Muse play Wembley Stadium show backed by a giant UFO

Space rockers perform spectacular set for their return to London

Muse kicked off the opening night (September 10) of their double residency at Wembley Stadium by flying a giant UFO over the crowd.

The Teignmouth trio have already attracted much attention with their giant inflatable prop in Europe after previously forcing Slayer off MTV Europe at Germany’s Rock AM Ring festival.

But this evening it finally made its UK debut in spectacular fashion during ‘The Resistance’ track ‘Exogenesis: Symphony Part 1: Overture’


Flying from behind their giant hexagonal stage set, the UFO flew over the stadium before an acrobat spun around dropping silver glitter over the crowd. Watch video footage below.

The prop was part of a spectacular show which saw the space rockers open their set with a marching troupe waving flags and banners across the stage while a separate group held up a flag bearing the slogan, ‘They Will Not Control Us‘ from their hit single ‘Uprising’.

Muse, who were making their return to the stadium after a two-night residency in 2007, then launched into the track before moving into 2006 single ‘Supermassive Black Hole’ and early hit ‘New Born’.

The band kept chat to a minimum during their two-hour set with frontman Matt Bellamy, who was wearing a glittery silver suit, declaring early on: “How’s it going Wembley? It’s good to see you guys again. It’s an absolute pleasure.”

The show continued in spectacular fashion when bassist Christopher Wolstenholme and drummer Dominic Howard jammed on a hexagonal platform before they were joined by Bellamy on keytar, which saw the prop rise above the crowd as they performed ‘Undisclosed Desires’.

Later on they enjoyed an interlude, playing a short instrumental version of folk song ‘The House Of The Rising Sun’, famously a UK chart-topper for The Animals in 1964.


Towards the end of their set, Howard urged the crowd to “take your lighters and mobile phones out and swing them round in the air for the next song” as the band launched into ‘Soldier’s Poem’ against a sea of lights.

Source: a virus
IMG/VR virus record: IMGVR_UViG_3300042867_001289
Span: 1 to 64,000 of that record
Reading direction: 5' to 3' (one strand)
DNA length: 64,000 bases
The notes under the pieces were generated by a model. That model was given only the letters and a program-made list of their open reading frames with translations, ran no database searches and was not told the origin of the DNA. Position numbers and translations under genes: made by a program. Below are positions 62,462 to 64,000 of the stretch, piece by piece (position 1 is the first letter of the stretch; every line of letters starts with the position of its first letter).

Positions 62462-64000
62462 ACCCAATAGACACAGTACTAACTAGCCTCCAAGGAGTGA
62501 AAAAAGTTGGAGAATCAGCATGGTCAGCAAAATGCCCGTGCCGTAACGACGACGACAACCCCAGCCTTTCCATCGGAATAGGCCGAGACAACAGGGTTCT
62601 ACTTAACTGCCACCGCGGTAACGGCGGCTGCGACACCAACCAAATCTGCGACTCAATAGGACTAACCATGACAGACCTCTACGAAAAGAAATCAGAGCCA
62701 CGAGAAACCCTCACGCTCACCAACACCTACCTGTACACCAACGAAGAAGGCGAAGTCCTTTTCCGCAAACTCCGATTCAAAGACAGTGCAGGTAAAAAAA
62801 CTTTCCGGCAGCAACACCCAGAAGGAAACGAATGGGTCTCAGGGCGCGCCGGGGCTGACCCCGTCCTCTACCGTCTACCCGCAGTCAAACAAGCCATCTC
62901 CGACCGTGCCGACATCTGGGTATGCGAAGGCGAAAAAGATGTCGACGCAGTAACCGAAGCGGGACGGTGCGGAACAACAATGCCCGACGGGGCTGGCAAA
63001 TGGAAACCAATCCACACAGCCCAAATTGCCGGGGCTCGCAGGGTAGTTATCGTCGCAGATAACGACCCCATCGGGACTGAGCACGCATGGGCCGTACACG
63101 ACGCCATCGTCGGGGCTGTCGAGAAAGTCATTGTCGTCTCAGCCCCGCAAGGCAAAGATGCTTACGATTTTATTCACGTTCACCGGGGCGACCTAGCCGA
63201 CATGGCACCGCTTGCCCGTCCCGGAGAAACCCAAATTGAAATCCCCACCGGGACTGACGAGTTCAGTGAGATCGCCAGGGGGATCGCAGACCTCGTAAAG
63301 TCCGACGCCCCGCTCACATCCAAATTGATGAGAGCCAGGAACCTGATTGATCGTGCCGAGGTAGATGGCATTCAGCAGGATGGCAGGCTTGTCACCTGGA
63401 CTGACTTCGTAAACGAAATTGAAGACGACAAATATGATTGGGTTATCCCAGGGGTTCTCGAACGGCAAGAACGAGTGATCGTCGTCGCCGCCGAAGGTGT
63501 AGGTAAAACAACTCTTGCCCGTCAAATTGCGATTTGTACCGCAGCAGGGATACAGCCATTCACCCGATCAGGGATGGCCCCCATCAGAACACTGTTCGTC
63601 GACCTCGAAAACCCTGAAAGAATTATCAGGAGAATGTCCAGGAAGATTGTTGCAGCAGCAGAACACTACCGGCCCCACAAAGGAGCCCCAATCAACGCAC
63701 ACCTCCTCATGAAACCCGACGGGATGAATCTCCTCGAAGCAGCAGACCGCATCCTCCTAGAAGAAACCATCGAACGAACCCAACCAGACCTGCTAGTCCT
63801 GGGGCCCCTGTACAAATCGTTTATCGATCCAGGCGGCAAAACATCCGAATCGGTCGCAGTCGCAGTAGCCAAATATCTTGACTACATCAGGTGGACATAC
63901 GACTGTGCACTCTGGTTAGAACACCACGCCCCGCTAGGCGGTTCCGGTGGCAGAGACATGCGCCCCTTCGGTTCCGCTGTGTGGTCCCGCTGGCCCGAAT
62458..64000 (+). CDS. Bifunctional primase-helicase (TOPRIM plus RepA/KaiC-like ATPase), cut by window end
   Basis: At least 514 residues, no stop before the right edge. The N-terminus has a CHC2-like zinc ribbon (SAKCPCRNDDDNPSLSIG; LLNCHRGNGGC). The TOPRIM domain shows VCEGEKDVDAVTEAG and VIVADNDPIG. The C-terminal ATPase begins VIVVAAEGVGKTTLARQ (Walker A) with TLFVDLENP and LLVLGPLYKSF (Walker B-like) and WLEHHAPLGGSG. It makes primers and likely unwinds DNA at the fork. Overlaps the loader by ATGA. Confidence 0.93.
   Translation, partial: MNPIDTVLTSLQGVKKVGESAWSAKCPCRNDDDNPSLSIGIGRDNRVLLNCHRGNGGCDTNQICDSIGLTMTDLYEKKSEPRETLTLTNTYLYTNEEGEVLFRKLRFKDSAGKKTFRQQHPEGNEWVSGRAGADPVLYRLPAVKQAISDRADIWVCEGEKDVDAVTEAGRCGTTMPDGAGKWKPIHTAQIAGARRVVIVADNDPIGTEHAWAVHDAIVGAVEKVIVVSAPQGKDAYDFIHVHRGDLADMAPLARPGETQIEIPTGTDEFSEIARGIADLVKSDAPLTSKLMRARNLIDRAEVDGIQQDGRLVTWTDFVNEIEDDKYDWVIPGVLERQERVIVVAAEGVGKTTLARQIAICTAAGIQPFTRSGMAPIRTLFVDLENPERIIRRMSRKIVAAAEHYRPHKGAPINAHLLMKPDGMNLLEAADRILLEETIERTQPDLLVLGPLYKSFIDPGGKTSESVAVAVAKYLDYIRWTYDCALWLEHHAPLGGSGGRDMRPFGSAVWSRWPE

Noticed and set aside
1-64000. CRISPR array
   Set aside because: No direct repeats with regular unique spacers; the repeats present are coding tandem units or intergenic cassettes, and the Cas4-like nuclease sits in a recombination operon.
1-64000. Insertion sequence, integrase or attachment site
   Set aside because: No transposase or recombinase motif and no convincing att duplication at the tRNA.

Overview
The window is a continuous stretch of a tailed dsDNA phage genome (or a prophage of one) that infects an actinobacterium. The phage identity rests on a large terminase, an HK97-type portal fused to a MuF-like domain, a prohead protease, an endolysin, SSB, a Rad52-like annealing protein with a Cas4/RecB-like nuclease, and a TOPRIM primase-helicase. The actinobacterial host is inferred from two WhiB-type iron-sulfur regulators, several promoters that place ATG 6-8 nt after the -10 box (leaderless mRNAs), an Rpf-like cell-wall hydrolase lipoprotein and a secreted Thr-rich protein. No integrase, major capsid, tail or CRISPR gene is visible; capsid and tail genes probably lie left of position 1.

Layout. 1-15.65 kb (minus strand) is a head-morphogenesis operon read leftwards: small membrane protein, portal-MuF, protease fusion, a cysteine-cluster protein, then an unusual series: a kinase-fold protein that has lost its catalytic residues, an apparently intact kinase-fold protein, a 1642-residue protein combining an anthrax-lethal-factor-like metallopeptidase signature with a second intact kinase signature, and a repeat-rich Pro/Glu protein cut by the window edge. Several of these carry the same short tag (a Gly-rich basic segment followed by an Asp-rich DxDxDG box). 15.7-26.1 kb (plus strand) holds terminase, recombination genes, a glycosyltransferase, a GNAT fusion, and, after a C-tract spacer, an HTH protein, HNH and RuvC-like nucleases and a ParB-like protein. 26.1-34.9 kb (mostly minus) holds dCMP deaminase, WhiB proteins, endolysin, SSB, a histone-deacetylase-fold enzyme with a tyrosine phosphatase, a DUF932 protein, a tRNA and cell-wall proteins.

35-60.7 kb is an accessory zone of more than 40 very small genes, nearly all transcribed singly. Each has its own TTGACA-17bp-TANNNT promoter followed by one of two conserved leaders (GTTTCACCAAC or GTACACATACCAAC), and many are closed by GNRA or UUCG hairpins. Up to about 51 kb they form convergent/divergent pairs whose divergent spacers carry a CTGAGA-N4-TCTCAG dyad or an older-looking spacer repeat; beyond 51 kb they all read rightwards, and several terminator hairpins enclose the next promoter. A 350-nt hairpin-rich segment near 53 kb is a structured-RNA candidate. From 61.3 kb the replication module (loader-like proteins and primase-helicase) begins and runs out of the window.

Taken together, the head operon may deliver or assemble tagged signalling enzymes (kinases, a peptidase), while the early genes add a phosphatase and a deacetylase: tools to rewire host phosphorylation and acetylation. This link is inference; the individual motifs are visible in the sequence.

Muse rounded off their show with Bellamy donning a flashing red suit and silver shades as he rose up above the crowd for ‘Take A Bow’ before giant bouncing balloons were launched into the throng for ‘Plug In Baby’.

The band ended their set with ‘Knights of Cydonia’ as Bellamy signed off with a short thank you to the crowd. “Wembley thank you so much we’ll see you next time,” he added.

Muse played:

‘Supermassive Black Hole’
‘New Born’
‘Neutron Star Collision (Love Is Forever)’
‘Butterflies & Hurricanes’
‘Guiding Light’
‘United States Of Eurasia’
‘I Belong To You (+Mon Cœur S’ouvre à Ta Voix)’
‘Feeling Good’
‘Undisclosed Desires’
‘House Of The Rising Sun’
‘Time Is Running Out’
‘Unnatural Selection’
‘Soldier’s Poem’
‘Exogenesis: Symphony Part 1: Overture’
‘Stockholm Syndrome’
‘Take A Bow’
‘Plug In Baby’
‘Knights of Cydonia’

Earlier support act Lily Allen teamed up with surprise guest Professor Green to perform their recent single ‘Just Be Good To Green’.

The pregnant singer’s set which is likely to be one of her last for a while, also leaned heavily on tracks from her 2009 album ‘It’s Not Me, It’s You’.

Thanking Muse for getting her on board for their two shows, she said: “It’s amazing this stage isn’t it? It’s like a giant spaceship. Thank you Muse, if it wasn’t for them I probably wouldn’t be here.” She later added: “Before I go on I must warn you I am with child. I am also wearing pregnancy tights which are baggy. Not a very good look.”

Prior to Allen, The Big Pink entertained the crowd with their cover of Otis Redding‘s ‘These Arms Of Mine’ alongside the likes of ‘Too Young To Love’ and ‘Dominos’.

New York six-piece White Rabbits greeted early revellers performing tracks from their 2007 debut ‘Fort Nightly’ and 2009 follow up ‘It’s Frightening’.

Muse will play their second Wembley Stadium show tomorrow (September 11).

Muse at Wembley – how was it for you?

Get this week’s issue of NME on UK newsstands from Wednesday (September 15), or available digitally worldwide for Biffy Clyro‘s backstage review of Muse‘s second show.

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